To gamble is to wager on a contest or to play at a game of chance for stakes. When you gamble, you are risking money (or something else of value) on the outcome of something that involves an element of chance, uncertainty, or hazard—for the possibility of winning something someone else has put at stake.
A stake is a prize one person stands to gain through the loss of others.
Simple contest prizes, such as free sweepstakes and door prizes, do not involve gambling if no fee is charged for entry into the contest. Sweepstakes contests sponsored for advertising purposes are paid for by the sponsor. The winner's prize is not financed by the loss of other contestants. Therefore it is not gambling. Nothing is put at stake by the contestants in such events.
Likewise, investing in the stock market is not "gambling," regardless of how much risk is involved. If a stock gains value, all investors earn money. The gains of one investor are not financed by the losses of others. In other words, there are no losers when a stock gains value. When the stock value increases, the economic "pie" grows.
By contrast the size of the economic pie in a gambling contest is fixed. The prize is a pool of money contributed by the players. A casino may take a percentage of that pie off the top, but otherwise, the size of the pie is fixed by the aggregate total of the players' contributions.
Similarly, a farmer who plants seed hoping to yield a crop takes a calculated risk. (If weather or disease destroys the crop, he could lose all he has invested in the crop.) That risk is not, technically, a "gamble," because if the investment pays off, no one loses. Real wealth has been created, unlike in gambling, where no wealth is ever actually created.
In gambling, existing wealth merely changes hands. In other words, one person's gain always comes at the price of hurt caused to others. That is the reason an immoral principle underlies all gambling. (We'll probe this point more carefully before the end of this series.)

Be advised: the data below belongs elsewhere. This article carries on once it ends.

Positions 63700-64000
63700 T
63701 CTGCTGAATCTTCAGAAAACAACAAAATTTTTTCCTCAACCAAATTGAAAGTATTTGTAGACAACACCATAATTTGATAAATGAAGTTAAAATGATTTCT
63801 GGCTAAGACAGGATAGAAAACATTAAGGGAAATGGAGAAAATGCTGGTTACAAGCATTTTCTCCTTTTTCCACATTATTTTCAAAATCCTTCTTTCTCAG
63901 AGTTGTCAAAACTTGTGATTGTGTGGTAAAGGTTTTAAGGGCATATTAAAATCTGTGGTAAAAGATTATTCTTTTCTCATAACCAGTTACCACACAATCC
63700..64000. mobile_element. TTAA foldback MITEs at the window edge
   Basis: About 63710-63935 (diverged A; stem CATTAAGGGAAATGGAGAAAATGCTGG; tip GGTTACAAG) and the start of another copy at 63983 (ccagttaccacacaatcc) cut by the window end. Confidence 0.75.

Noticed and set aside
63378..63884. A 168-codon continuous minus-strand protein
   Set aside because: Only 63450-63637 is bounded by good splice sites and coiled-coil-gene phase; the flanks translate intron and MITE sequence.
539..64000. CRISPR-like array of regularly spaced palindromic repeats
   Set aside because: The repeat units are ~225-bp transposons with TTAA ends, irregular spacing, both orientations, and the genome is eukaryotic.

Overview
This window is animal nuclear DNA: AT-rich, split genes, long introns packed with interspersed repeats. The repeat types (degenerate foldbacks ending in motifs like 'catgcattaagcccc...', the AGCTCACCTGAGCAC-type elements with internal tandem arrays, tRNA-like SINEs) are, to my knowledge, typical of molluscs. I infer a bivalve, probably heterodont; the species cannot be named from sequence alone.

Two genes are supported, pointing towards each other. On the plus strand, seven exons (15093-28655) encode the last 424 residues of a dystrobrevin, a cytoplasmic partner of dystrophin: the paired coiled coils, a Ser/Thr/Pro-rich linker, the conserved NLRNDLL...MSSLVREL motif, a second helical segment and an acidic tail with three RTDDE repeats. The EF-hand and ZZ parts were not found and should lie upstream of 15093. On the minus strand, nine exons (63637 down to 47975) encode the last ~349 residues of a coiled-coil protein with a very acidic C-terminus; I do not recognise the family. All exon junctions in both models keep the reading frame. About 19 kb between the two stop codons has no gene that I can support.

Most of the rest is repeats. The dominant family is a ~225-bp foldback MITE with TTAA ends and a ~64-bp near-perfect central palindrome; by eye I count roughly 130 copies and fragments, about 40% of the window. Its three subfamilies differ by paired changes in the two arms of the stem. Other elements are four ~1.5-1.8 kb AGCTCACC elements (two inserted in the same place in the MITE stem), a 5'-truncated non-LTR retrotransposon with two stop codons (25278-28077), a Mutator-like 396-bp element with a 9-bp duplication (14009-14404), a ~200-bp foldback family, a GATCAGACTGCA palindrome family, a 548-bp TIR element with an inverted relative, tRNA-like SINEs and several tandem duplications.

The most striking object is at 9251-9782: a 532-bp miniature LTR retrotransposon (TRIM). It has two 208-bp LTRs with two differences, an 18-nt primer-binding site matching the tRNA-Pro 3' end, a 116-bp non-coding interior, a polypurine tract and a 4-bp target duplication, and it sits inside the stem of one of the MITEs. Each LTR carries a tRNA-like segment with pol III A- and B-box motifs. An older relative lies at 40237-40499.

One more misconception is worth trying to clear up: You'll often hear someone compare the insurance business to gambling. But although buying and selling insurance involves risk, it is not the moral equivalent of gambling. Assuming risk per se is not gambling. As we know, life is full of risk, and if the act of taking a risk were inherently the same as gambling, you could say that we all gamble every day.
In fact, that is precisely what some who advocate gambling do say. They point out that you take a risk every time you get in an airplane or ride in a car—or walk across the street. You would also face some risk even if all you did was stay in bed trying to avoid risk. Therefore, they say, life itself is a gamble.
But all of that is based on a faulty understanding of what gambling is. Look again at our definitions: To gamble is to play a game of chance for stakes. And a stake is a prize that is obtained at another gambler's expense. Remember: in gambling, whatever one person wins is lost by another.
Furthermore, in gambling, the risk is artificial. It is risk that is created by a game of chance. And the sole purpose for assuming this risk is to try to gain something at someone else's expense.
Now, notice this: all gambling involves four elements: One, something valuable is put at risk. Two, something belonging to someone else is at stake as a prize. Three, an element of chance is involved in determining the outcome. And four, no new wealth is created in the process.
And those four characteristics of gambling are the very reasons gambling is wrong. Each of the essential characteristics of gambling, when combined with the other three, violates one or more biblical principles. In the next post in this series, we'll begin to see why.